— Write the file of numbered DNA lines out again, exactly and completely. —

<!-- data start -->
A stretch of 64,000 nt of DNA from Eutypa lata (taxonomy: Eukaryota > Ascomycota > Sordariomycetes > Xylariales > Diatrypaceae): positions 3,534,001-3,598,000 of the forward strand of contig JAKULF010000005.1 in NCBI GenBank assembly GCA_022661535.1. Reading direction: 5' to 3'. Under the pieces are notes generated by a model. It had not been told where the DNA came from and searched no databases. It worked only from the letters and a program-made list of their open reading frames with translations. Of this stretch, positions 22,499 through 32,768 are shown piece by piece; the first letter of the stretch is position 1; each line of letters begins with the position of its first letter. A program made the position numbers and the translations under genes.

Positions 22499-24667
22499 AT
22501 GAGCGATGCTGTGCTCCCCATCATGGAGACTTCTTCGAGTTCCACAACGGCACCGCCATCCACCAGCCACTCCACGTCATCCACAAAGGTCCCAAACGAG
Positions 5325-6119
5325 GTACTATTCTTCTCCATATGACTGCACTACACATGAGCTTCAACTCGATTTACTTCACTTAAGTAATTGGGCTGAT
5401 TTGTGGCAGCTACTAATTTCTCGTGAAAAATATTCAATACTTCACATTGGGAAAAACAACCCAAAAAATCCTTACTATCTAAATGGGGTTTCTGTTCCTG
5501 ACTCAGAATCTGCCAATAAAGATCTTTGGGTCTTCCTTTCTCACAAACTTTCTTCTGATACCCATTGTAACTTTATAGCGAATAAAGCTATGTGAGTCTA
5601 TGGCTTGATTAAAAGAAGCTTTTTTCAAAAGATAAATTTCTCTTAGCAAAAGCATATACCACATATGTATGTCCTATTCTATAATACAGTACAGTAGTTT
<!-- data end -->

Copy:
A stretch of 64,000 nt of DNA from Eutypa lata (taxonomy: Eukaryota > Ascomycota > Sordariomycetes > Xylariales > Diatrypaceae): positions 3,534,001-3,598,000 of the forward strand of contig JAKULF010000005.1 in NCBI GenBank assembly GCA_022661535.1. Reading direction: 5' to 3'. Under the pieces are notes generated by a model. It had not been told where the DNA came from and searched no databases. It worked only from the letters and a program-made list of their open reading frames with translations. Of this stretch, positions 22,499 through 32,768 are shown piece by piece; the first letter of the stretch is position 1; each line of letters begins with the position of its first letter. A program made the position numbers and the translations under genes.

Positions 22499-24667
22499 AT
22501 GAGCGATGCTGTGCTCCCCATCATGGAGACTTCTTCGAGTTCCACAACGGCACCGCCATCCACCAGCCACTCCACGTCATCCACAAAGGTCCCAAACGAG
Positions 5325-6119
5325 GTACTATTCTTCTCCATATGACTGCACTACACATGAGCTTCAACTCGATTTACTTCACTTAAGTAATTGGGCTGAT
5401 TTGTGGCAGCTACTAATTTCTCGTGAAAAATATTCAATACTTCACATTGGGAAAAACAACCCAAAAAATCCTTACTATCTAAATGGGGTTTCTGTTCCTG
5501 ACTCAGAATCTGCCAATAAAGATCTTTGGGTCTTCCTTTCTCACAAACTTTCTTCTGATACCCATTGTAACTTTATAGCGAATAAAGCTATGTGAGTCTA
5601 TGGCTTGATTAAAAGAAGCTTTTTTCAAAAGATAAATTTCTCTTAGCAAAAGCATATACCACATATGTATGTCCTATTCTATAATACAGTACAGTAGTTT